• If you keep track of everything you eat for a couple of weeks, you will start to see ways you can lower your calories. Use a calorie calculator for everything. When you see how much exercise you need to burn what you eat, you will start to think twice about a lot of food choices. These sites all give nutrition information for common foods:

Treat yourself now and then

  • Set a goal, and when you reach it, allow yourself a cheat day where you have something you love. For me, it is usually pizza, or chocolate, or wine. Sometimes I will go out with friends. The key is finding a good balance with treats so they really feel special.

Foods

Some foods may have a small effect on hormone levels in some people.

To lower testosterone

  • Reduce meat
  • Reduce cholesterol
  • Reduce fat
  • Increase soy

To lower estrogen

  • Increase fiber
  • Increase flax seed
  • Increase foods with sulfur
  • Increase organic food
  • Reduce caffeine
  • Reduce processed food

Exercise

The US Centers for Disease Control and Prevention recommend getting 30 minutes of aerobic exercise 5 days a week.

Even if you do nothing all day, you will burn some calories. For instance, a sedentary woman my age and BMI burns about 2,000 calories a day just being alive. If she eats 2,000 calories a day, she will stay the same weight. If she eats 1,500 calories a day, she will lose one pound a week (500 fewer daily calories consumed x 7 days = 3,500 calories = 1 pound).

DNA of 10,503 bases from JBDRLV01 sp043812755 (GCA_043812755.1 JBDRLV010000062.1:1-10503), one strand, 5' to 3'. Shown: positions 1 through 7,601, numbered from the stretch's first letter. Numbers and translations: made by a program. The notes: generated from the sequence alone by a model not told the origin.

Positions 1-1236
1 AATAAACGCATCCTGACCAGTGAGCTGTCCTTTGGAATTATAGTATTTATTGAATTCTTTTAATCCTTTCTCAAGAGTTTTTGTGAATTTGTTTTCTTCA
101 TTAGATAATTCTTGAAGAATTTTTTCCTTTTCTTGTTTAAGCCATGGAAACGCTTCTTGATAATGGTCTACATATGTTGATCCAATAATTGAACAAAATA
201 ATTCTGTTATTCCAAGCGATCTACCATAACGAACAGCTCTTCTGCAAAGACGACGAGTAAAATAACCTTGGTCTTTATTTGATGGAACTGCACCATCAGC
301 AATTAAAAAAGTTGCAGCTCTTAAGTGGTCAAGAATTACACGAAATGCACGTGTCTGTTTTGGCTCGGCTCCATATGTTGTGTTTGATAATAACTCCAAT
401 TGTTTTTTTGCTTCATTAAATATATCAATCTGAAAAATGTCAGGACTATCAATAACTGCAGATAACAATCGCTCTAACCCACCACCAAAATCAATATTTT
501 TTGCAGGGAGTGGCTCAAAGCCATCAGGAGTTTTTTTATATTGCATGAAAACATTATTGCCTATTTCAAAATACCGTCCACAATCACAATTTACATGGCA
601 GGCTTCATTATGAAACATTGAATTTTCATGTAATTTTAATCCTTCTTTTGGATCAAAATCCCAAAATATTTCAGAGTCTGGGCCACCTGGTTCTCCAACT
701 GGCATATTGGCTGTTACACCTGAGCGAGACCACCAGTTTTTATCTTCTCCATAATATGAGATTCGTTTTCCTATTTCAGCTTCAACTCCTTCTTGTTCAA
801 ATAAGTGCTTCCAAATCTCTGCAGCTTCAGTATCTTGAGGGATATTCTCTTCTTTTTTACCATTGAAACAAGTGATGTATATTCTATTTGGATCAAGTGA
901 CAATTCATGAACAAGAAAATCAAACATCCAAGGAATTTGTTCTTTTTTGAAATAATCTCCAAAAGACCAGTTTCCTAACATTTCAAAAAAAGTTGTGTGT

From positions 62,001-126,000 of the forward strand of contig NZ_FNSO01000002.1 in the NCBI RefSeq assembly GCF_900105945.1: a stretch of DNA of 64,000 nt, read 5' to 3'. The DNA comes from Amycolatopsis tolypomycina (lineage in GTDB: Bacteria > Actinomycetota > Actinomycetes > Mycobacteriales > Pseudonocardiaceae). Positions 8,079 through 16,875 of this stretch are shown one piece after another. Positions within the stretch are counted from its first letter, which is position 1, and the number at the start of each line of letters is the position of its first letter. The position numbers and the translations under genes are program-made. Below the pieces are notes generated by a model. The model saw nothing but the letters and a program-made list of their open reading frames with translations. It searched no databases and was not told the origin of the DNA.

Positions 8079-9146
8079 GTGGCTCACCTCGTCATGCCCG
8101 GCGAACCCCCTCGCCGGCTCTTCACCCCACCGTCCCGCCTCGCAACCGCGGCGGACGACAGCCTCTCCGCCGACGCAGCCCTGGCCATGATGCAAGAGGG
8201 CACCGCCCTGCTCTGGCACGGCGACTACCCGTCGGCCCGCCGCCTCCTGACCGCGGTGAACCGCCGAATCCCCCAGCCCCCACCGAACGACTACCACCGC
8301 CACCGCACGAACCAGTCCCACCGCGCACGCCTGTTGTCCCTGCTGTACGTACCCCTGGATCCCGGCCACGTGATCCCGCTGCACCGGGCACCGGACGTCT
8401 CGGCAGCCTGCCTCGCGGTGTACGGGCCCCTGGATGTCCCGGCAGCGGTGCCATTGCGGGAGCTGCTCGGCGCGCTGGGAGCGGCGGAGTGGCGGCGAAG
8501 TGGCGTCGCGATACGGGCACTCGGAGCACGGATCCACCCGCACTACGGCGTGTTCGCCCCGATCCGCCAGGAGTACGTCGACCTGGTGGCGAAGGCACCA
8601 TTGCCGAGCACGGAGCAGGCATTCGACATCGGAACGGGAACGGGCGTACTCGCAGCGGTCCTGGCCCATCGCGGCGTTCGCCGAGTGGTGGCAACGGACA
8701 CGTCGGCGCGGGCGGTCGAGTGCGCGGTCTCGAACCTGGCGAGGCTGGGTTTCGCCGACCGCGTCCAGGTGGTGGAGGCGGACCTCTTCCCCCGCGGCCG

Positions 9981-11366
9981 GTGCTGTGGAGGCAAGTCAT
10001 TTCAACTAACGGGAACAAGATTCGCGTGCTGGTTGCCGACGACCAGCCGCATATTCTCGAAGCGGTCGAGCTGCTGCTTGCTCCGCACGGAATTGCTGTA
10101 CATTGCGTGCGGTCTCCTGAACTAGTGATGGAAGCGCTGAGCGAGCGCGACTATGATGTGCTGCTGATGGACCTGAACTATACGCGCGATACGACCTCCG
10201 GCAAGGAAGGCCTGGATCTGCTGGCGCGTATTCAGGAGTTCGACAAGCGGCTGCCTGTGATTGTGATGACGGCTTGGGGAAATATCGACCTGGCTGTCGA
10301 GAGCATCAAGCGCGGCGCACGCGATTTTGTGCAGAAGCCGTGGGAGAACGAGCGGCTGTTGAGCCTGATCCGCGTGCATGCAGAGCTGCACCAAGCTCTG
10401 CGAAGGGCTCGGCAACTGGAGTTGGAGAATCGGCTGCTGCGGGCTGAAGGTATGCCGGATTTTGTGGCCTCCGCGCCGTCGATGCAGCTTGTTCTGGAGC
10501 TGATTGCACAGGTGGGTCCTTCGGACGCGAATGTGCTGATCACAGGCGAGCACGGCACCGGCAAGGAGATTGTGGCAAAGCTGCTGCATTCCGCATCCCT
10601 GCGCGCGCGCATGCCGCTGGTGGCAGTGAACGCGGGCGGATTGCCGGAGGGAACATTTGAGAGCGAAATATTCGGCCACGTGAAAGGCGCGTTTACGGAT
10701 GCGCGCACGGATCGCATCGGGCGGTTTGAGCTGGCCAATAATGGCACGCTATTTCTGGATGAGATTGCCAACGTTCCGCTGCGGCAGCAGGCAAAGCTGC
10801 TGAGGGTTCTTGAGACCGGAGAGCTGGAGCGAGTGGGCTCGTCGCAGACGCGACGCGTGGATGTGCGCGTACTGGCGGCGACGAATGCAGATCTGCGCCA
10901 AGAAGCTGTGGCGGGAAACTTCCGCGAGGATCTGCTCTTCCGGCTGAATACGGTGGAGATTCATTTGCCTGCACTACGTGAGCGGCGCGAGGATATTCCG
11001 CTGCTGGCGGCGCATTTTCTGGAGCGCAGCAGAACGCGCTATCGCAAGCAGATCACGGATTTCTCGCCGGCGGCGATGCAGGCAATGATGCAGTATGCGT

By adding daily exercise, you can lose even more weight. If the same woman does 15,000 steps every weekday as part of her job or other activity, she would burn an additional 700 calories a day (700 more calories burned x 5 days = 3,500 calories = 1 pound).

So with only diet or only exercise described above, she would lose a pound a week, but with both diet and exercise, she would lose 2 pounds a week.

Find out how much various activities burn from calculators like these:

SELFNutritionData (nutritiondata.self.com)

HealthStatus (healthstatus.com)

Harvard (health.harvard.edu)

Certain kinds of exercise can also change your body shape. Transmasculine folks often want to bulk but their upper bodies, and transfeminine people often want to bulk up their lower bodies. See the For us, by us section below for some exercise tips from other trans people.

Finding help when needed

Many people are able to manage their weight on their own through diet and exercise, but there’s also lots of help available! Skip the fads and gimmicks. They are like “get rich quick” schemes that prey on people who want an easy solution. Here are some ways to get help.